Official challenges concealed-weapon bill before Texas House

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    A proposed bill that would allow students, faculty and staff to carry concealed firearms on campus is facing opposition from a university official who visited Austin to sway the Texas Legislature from passing the bill.

    Don Mills, vice chancellor for student affairs, said he opposed the bill before the Public Safety Committee of the Texas House of Representatives on Monday. The bill needs 76 votes to pass, and as of Monday, there were 71 co-authors.

    Mills said he cited four reasons for his opposition in front of the Public Safety Committee.

    If there were an altercation involving multiple guns and police responded, it would be unclear who was the victim and who was the perpetrator, Mills said. Currently, police are trained to eliminate every threat, he said.

    Mills’ second reason involved on-campus theft. He said that if a student were carrying a gun in his or her backpack and it was stolen, there would be an unlicensed person in possession of a handgun. He said handgun training is limited and doesn’t teach those who are licensed how to respond to emergency situations in the same way a military or police-trained user would know to respond.

    Mills said he also told the committee that research shows an impulse control problem with people under the age of 25 because of brain development. He said this, in combination with drinking and partying, which are common to all college campuses, could be dangerous.

    The suicide rate of college students was the final point of opposition, Mills said. He said he told the committee that 1 percent of college students attempted suicide every year, and the number of successful student suicides is half that of non-students in their age group because the students don’t have access to weapons.

    Mills said college education is a time of give and take.

    “People are living very close together; there’s a lot of stress, there’s a lot of tension and I think having any kind of weapons introduced into the mix just makes it potentially that much more difficult and potentially unsafe,” Mills said.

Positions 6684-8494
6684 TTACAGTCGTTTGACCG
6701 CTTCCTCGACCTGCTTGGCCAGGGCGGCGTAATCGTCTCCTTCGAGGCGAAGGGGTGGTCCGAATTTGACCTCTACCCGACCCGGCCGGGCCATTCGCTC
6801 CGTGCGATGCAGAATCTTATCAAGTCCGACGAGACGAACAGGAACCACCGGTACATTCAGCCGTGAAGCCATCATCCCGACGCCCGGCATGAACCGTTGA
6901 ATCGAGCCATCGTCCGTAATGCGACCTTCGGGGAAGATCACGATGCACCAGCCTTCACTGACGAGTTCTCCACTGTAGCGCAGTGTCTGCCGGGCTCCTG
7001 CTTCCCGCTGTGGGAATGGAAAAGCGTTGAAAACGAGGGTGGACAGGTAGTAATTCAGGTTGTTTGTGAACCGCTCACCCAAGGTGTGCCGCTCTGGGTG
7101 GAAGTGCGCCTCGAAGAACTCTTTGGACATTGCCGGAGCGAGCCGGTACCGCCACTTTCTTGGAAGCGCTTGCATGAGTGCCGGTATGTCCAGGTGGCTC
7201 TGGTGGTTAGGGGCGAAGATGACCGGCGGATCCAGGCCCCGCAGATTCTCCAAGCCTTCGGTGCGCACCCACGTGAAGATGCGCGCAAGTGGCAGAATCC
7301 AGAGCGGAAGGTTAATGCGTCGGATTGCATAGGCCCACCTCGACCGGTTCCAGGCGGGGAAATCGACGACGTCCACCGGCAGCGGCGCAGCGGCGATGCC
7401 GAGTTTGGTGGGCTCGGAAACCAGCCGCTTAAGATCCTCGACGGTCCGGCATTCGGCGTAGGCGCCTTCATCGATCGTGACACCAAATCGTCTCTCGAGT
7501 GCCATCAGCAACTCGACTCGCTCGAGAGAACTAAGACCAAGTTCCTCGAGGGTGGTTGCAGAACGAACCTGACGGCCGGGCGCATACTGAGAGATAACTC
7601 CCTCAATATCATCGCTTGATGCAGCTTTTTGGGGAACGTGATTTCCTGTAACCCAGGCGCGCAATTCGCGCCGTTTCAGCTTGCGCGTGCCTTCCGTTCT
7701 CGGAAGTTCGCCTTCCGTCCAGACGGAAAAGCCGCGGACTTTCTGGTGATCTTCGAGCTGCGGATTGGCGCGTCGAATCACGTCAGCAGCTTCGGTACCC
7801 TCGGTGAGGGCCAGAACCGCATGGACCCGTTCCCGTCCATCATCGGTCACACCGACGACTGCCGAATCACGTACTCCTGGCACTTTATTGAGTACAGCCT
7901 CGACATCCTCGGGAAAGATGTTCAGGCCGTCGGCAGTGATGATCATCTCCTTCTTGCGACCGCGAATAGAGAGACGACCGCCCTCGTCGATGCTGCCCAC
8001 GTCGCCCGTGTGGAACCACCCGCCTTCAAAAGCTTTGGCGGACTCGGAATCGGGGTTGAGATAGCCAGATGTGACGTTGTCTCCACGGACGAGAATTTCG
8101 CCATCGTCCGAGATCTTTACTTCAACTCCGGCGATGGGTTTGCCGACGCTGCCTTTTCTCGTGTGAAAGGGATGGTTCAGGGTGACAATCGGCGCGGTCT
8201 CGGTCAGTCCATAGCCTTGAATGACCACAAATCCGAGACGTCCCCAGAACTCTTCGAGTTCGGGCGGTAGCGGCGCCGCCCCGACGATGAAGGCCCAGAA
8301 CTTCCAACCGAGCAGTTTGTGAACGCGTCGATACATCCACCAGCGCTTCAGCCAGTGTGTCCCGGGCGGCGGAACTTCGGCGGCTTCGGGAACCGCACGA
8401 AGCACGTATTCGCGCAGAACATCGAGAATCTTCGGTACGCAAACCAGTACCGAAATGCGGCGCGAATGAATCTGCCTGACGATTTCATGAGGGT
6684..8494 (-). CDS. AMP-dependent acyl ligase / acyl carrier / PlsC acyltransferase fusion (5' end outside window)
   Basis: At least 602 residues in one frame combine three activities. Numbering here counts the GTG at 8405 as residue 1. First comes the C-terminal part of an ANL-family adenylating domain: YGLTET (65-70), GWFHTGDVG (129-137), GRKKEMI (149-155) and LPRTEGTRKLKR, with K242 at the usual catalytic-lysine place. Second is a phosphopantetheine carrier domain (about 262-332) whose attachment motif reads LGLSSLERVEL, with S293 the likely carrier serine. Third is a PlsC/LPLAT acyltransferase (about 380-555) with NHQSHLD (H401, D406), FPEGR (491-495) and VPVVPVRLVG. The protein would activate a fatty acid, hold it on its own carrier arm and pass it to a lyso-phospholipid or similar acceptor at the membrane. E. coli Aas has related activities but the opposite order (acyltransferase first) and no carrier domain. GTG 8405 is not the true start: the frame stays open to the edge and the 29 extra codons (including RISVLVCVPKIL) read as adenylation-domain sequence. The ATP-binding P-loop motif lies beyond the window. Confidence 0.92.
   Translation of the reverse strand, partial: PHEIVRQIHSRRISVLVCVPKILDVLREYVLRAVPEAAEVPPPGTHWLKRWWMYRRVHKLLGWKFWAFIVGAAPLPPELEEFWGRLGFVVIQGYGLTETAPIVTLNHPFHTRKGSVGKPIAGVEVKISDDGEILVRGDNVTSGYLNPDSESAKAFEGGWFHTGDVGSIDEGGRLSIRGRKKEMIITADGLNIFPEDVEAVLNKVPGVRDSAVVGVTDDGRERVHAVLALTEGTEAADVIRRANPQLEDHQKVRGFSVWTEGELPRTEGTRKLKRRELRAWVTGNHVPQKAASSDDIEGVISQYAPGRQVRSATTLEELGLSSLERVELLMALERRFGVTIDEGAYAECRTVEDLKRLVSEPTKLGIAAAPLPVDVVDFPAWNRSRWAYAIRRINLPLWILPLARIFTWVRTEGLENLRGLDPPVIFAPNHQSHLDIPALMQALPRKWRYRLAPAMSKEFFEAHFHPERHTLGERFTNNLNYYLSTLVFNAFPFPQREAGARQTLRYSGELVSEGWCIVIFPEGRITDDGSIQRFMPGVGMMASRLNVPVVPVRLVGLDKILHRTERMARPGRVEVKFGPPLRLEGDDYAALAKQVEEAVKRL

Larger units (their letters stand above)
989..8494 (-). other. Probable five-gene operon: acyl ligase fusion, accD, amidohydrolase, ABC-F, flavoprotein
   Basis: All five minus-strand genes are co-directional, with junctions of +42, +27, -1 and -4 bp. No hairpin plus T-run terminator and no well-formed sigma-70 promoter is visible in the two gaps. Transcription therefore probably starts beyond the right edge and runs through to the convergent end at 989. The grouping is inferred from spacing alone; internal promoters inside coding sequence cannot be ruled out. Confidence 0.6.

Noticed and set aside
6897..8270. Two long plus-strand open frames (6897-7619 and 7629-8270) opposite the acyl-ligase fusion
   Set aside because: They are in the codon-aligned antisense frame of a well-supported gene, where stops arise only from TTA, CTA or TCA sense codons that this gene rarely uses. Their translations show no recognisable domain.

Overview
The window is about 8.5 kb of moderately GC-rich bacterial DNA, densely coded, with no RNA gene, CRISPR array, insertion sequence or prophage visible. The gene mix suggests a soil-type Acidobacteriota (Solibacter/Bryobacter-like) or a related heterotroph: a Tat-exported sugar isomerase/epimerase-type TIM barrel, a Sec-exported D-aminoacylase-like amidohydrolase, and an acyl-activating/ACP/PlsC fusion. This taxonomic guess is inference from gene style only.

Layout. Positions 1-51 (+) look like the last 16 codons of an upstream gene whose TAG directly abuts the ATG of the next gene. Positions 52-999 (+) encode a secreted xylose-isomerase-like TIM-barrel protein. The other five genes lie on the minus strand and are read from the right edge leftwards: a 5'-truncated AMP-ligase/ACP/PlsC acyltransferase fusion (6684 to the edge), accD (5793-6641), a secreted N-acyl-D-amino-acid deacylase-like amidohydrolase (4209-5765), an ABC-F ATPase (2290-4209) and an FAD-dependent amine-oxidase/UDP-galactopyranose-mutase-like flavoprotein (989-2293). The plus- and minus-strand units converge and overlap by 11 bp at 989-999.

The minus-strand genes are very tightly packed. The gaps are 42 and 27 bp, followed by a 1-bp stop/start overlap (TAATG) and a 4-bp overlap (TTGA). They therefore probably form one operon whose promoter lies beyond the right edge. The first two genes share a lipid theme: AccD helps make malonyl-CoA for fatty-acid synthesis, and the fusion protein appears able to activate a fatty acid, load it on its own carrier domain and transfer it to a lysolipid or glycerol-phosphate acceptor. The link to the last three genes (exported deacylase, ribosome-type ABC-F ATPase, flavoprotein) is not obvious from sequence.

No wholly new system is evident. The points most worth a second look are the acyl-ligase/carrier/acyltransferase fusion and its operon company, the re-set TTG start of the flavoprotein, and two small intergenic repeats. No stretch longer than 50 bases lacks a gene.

Mills said others expressed opposition on the basis that the legislation should not be making campus rules for private campuses.

    He said the Texas Higher Education Coordinating Board, which coordinates the Texas public higher education system, remained neutral but still expressed concerns about the legislation. Other private schools present that opposed the bill included LeTourneau University in Longview, Rice University, Baylor University and Southwestern University.

    Students from several other institutions also spoke both for and against the bill, Mills said.

    Mills said it’s possible the final bill would allow private institutions to make their own decisions on this issue, and he said if that is the case, the university would go to its governing board for a decision.

    “If our campuses were dangerous, that is, if we were having a lot of violence on the campus, then maybe the argument that people need to be able to defend themselves would make more sense to me,” Mills said. “But I don’t see that.”

    The Student Government Association House of Student Representatives also voiced its opposition to the bill by passing a resolution Tuesday night that opposed the handgun legislation in Austin.

    Justin Brown, chairman of the student relations committee, authored the resolution in order to promote an open dialogue between the Texas Legislature and the university.

    “The student voice needed to be heard.” Brown said. “By vocalizing it we would be able to let the legislators know that we wanted to be included in the conversation, and that we have an opinion on the matter.”

    Representatives debated the resolution for almost an hour before a final amendment was added. The amendment, introduced by Andrew Pulliam, sophomore biology major and College of Science and Engineering representative, said if further student polling was done that showed students wanted the right to carry concealed firearms on campus, further legislation would be written that would reflect student interests.

    Myra Mills, junior music education major College of Fine Arts representative, said the Student Relations Committee will attempt to conduct a poll through my.tcu.edu, but no poll has been scheduled yet.